Newport, RI’s AirBnB Crisis: Time For A Ban?

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The most expensive hotel rates in the country.

In August of 2012, CheapHotels.org announced that Newport had the most expensive hotel rate in the country, with the cheapest available room available at $319. (The cheapest available room on that site for this Friday night is $369). Traditionally, high prices mean a market primed for “disruption”. Aquidneck Island in general and Newport specifically does not have enough commercially available rooms to satisfy demand at the height of the summer season.

AirBnb = Uber for Apartments…with one important difference

In steps AirBnb to help fill the gap. It offers cheaper rates for the renters, which they love. It gives landlords way more money than they’d make from your typical long-term renters, even given Newport’s crazy summer rates for luxurious homes ($4000+).

The big difference is that nobody uses a rental car as their long-term daily driver. Nor do most people rent a car to drive for Uber. Cars driven for Uber are typically owned by the driver and would simply not be driven if it weren’t for  the financial opportunity presented by Uber. The cost of the disruption is borne by traditional taxi companies, who just can’t respond to shifts in demand in real time like Uber and Lyft can.

The corrosive nature that AirBnb presents to a community is that it cannibalizes the long-term rental market. There aren’t many homes in Newport that people were just leaving vacant until AirBnB came along.  Those were rentals that were taken out of the market for residents and presented to tourists with a substantial premium attached. In most cases, a landlord is making what they’d normally make in rent for a month in 3-4 nights.

Where are Newport’s workers supposed to go?

We know one girl who had a nice place on Broadway that she lived at for a couple years. Then, at the beginning of the summer, her lease wasn’t renewed and her apartment and those in the rest of the building were “converted” to AirBnb.

Then another friend of ours came back to Newport in the thick of this situation, struggling to find a place in the middle of the summer…but he lucked out and got one. He had just returned to Rhode Island after living in Colorado for the last couple years. He had a great bartending job making great money in Breckenridge. Things were going  great right up until he couldn’t find anywhere to live. The place he was living converted to an AirBnb at the end of his lease and there was nowhere for him to go. Neighbors started to disappear until one day no one knew anyone on their block. So eventually he had to give up and came back to Newport, another place where a similar problem is happening. According to the article “Did AirBnb Kill The Mountain Town?“, his experience is becoming the norm. The one difference is that Newport already has ordinances in place that it can enforce while Breckenridge was wide open.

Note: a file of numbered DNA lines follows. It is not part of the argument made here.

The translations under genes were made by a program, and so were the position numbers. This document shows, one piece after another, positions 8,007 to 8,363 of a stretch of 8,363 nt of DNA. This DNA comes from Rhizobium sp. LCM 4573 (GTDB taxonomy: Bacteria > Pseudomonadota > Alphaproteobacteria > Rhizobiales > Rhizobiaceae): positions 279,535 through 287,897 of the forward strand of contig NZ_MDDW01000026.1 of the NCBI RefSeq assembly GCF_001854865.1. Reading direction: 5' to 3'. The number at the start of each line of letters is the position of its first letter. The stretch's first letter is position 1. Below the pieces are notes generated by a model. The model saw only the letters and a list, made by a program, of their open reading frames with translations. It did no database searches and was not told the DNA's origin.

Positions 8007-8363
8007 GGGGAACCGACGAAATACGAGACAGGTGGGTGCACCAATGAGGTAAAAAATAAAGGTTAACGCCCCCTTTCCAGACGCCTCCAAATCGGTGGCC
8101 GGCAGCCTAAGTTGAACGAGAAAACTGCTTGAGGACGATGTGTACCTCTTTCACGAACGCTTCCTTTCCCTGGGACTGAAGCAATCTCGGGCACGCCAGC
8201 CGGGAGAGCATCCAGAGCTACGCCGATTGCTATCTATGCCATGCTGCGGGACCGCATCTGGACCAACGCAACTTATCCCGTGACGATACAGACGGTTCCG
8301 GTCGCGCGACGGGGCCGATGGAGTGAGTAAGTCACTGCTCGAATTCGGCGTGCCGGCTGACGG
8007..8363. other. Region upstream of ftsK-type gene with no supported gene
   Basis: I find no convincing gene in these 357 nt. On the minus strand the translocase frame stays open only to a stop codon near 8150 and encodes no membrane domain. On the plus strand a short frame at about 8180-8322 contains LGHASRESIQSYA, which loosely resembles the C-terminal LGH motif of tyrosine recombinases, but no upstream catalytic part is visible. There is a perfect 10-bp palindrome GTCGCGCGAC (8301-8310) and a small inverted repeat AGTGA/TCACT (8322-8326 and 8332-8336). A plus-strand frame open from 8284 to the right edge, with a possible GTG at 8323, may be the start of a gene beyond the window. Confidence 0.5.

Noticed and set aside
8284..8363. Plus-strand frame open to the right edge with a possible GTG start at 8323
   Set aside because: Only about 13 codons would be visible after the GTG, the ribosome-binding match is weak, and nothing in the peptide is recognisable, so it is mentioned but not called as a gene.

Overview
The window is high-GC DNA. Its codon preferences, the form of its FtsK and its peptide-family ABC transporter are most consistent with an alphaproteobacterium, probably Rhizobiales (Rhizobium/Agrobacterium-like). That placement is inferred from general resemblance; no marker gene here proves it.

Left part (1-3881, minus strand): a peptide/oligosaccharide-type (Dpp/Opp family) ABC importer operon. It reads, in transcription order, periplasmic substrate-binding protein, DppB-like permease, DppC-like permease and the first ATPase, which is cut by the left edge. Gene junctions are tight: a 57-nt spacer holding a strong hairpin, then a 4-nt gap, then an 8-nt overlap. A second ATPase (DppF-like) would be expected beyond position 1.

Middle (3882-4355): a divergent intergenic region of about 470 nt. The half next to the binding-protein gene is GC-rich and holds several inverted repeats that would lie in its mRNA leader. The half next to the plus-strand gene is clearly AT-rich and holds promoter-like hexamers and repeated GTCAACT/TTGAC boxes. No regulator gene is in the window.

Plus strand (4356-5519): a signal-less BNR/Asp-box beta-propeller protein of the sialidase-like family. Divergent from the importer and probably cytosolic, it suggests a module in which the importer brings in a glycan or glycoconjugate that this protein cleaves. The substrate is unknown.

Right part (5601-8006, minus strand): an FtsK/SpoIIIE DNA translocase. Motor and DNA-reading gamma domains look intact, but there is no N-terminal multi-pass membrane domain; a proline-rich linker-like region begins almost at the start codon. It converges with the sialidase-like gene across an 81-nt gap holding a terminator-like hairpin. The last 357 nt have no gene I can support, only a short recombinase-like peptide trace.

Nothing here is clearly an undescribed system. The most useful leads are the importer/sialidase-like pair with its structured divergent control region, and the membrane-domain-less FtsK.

This summer, Craigslist has had maybe a dozen listing for rooms for rent with availability before September 1. This is a city of 25,000 people. There should be some turnover. Roommates have fights. Couples break up. People get sick or even die. But no one had rooms listed to rent for the summer. The summer rental market in Newport has always been tight but we can’t remember it being this tight.

So as downtown homes cease to be rentable, where do the people who make a living in Newport go? Perhaps it’s time to gentrify Newport Heights (and make it just like their odd commercial). Actually, we’re not sure if “gentrification” would be the right term for those fleeing economic hardship. Maybe a high-rise apartment building on the old Naval Hospital site. Alternatively, when Newport Grand heads off to Tiverton, make that into another housing complex (though there might be some controversy about what’s under the parking  lot).

Totally unaffordable.

The problem isn’t that Newport workers aren’t earning enough. People working in town tend to do quite well in the summer. The problem is that people aren’t about to bust their ass serving all week just to try to pay the grand at the end of seven days that AirBnB rentals are asking for. Especially when these apartments were asking for $1000 a month a couple years ago.

Come September, landlords have to make the call between keep AirBnbing or load up with Salve students for the winter. At the end of the day, it might be better for them to have the reliability of regular rent when it comes time to pay that February mortgage bill.

Up Next: Should Newport Ban AirBnB?


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